WASHINGTON, Sept. 5, 2003 — Pepco, a unit of Pepco Holdings, Inc., and the Federal Energy Regulatory Commission Friday sought relief from a federal district court in Texas to block an effort by bankrupt Mirant Corp. to bar FERC from requiring Mirant to honor its power contracts with Pepco.
Pepco and FERC together asked the U.S. District Court for the Northern District of Texas to remove jurisdiction to hear Mirant’s motions filed Aug. 28 from the bankruptcy court in Ft. Worth. In their joint filing, Pepco and FERC said that resolving Mirant’s motion will require the consideration of non-bankruptcy federal laws over which FERC has jurisdiction under the Federal Power Act.
Dennis R. Wraase, Pepco Holdings’ chief executive officer, called Mirant’s attempt to reject the contracts an effort “to enrich Mirant’s banks and bondholders at the expense of Pepco and its customers.”
Mirant, which filed for bankruptcy July 14, operates several power plants in the Washington, D.C. region which it purchased from Pepco in 2000 and supplies power to Pepco customers under a contract with Pepco, a Pepco Holdings subsidiary. The contract included both purchase of the assets and a commitment to honor power purchase agreements. In its Aug. 28 filing with the bankruptcy court, Mirant sought permission to reject Mirant’s commitment to reimburse Pepco for the cost of electricity supplied under terms of power purchase agreements with third parties. Mirant did not seek to reject the agreements under which it supplies power to Pepco customers, but indicated that it wants to renegotiate the terms of those agreements with Pepco and implied that if Pepco did not accede to its demands it would seek to reject these agreements as well.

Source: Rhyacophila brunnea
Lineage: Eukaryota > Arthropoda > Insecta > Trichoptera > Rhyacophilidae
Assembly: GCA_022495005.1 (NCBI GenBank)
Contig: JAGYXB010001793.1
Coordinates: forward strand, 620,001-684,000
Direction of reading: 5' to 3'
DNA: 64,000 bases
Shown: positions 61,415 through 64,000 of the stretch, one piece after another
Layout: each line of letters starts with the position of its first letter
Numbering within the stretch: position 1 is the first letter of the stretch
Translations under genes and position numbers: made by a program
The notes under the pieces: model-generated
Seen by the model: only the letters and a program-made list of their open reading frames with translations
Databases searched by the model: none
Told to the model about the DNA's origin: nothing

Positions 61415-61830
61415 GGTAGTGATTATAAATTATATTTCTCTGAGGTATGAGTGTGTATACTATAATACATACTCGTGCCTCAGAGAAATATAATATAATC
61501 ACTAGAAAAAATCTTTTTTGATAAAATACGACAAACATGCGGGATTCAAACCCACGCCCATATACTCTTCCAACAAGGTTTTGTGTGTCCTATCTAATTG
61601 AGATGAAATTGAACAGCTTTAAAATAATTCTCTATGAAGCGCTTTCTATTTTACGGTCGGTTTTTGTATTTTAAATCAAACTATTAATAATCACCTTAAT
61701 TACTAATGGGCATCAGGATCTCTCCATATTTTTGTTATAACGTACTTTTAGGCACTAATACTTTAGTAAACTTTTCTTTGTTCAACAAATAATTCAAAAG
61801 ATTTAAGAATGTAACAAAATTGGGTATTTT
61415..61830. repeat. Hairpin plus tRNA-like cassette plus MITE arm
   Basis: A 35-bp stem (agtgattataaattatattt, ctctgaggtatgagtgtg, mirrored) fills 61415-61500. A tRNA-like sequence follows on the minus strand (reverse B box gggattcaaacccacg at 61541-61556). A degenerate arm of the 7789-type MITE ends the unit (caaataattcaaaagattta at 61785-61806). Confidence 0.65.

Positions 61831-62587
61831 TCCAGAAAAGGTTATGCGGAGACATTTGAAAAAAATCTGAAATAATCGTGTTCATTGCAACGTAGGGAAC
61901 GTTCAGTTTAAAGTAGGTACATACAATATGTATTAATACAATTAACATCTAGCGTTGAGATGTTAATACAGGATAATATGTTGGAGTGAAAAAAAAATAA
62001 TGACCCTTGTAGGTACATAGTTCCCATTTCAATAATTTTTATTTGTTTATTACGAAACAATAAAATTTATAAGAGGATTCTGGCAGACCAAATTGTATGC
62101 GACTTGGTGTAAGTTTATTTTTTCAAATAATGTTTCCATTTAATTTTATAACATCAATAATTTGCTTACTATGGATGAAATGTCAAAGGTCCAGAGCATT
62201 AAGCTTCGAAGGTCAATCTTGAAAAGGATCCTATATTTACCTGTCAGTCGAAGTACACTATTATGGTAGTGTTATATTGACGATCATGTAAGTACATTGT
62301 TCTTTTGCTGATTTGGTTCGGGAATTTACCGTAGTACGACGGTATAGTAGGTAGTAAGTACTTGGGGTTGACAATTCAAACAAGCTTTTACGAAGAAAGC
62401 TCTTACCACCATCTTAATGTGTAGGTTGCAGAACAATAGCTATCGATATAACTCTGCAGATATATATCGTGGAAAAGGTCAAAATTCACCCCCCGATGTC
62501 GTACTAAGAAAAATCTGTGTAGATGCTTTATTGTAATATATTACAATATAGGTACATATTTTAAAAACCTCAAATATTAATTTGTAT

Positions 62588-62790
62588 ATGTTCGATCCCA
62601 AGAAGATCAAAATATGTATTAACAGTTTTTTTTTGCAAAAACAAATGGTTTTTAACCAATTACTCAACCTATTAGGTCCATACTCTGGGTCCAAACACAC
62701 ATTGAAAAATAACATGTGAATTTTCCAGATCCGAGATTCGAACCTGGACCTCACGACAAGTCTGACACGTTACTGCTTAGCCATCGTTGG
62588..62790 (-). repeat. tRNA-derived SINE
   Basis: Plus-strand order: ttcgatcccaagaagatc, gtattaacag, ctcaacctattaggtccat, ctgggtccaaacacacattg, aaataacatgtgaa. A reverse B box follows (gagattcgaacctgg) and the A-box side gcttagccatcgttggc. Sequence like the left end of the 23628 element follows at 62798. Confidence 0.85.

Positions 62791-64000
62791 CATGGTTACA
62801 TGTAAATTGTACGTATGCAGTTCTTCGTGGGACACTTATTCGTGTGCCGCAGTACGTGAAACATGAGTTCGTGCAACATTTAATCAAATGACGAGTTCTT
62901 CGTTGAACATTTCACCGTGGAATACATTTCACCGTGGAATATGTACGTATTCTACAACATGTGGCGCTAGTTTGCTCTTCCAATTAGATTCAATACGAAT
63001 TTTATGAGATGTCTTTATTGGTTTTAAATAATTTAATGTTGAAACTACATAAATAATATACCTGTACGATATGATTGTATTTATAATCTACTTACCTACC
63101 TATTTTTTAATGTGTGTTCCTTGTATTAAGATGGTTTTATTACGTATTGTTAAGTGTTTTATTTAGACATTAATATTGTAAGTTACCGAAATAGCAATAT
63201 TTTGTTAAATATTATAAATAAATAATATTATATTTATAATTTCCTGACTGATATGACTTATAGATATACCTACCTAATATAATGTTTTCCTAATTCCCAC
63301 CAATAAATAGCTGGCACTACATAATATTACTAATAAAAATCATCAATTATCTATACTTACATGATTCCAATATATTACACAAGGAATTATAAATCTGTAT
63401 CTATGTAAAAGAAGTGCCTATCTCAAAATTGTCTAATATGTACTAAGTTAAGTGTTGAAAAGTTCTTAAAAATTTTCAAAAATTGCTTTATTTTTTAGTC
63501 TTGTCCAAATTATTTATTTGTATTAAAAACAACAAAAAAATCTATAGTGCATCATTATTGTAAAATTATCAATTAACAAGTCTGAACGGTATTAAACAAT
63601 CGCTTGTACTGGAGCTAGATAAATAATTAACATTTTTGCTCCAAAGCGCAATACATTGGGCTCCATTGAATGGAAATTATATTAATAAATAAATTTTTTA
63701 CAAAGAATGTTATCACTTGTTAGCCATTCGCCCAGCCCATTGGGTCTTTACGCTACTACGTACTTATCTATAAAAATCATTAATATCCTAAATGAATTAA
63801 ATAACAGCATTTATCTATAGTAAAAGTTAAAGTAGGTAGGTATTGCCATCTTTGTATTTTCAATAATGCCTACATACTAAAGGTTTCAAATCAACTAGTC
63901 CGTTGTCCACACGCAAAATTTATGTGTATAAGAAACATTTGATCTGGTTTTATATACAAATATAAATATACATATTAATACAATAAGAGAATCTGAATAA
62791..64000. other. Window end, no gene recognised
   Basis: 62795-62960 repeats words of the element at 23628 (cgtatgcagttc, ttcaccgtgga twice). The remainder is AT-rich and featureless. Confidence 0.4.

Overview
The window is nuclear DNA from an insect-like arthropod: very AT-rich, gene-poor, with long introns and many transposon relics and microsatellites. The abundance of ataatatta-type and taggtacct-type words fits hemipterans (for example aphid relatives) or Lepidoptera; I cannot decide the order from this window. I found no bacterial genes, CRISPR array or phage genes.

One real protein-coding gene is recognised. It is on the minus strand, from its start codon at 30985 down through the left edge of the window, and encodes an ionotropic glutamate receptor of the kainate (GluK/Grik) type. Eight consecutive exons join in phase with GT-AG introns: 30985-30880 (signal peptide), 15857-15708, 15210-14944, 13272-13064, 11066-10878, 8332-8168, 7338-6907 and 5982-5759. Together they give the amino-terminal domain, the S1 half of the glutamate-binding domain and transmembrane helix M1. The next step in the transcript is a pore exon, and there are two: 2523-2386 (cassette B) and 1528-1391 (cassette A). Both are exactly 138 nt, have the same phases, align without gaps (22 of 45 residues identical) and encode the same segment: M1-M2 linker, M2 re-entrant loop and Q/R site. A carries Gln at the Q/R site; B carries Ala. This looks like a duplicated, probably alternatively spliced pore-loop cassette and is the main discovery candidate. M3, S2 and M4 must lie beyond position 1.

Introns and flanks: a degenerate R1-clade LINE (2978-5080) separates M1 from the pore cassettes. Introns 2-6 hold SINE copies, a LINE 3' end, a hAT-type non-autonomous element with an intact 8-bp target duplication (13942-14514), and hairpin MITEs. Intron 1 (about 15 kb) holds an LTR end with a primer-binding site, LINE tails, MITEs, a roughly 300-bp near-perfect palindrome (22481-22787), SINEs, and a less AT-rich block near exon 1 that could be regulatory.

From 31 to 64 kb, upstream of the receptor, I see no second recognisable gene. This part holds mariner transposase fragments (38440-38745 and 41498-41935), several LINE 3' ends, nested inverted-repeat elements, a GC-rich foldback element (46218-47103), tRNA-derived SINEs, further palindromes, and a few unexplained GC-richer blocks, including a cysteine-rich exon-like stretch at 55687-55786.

The bankruptcy court, at Mirant’s request and without hearing from Pepco or FERC, also issued a temporary restraining order barring the federal regulator from requiring Mirant to continue buying or selling power to Pepco and preventing Pepco from encouraging other parties to seek to protect their rights under the Federal Power Act.
“Mirant’s attempts to prevent Pepco from advocating for its customers and to circumvent FERC’s jurisdiction is unprecedented,” Wraase said.
Wraase also noted that while there is no anticipation of interruption of power supply to Pepco customers as a result of Mirant’s actions, there are other consequences that could negatively affect Pepco’s customers by leading to higher rates. He said that Mirant’s actions have already resulted in Pepco’s debt being placed on credit watch for potential downgrade.
About PHI: Pepco Holdings, Inc., is a diversified energy holding company with headquarters in Washington, D.C. Its principal operating utilities, Pepco and Conectiv, deliver 50,000 gigawatt-hours of power to more than 1.8 million customers in the District of Columbia, Delaware, Maryland, New Jersey and Virginia. PHI engages in regulated utility operations by delivering electricity and natural gas, and provides competitive energy and energy products and services to residential and commercial customers.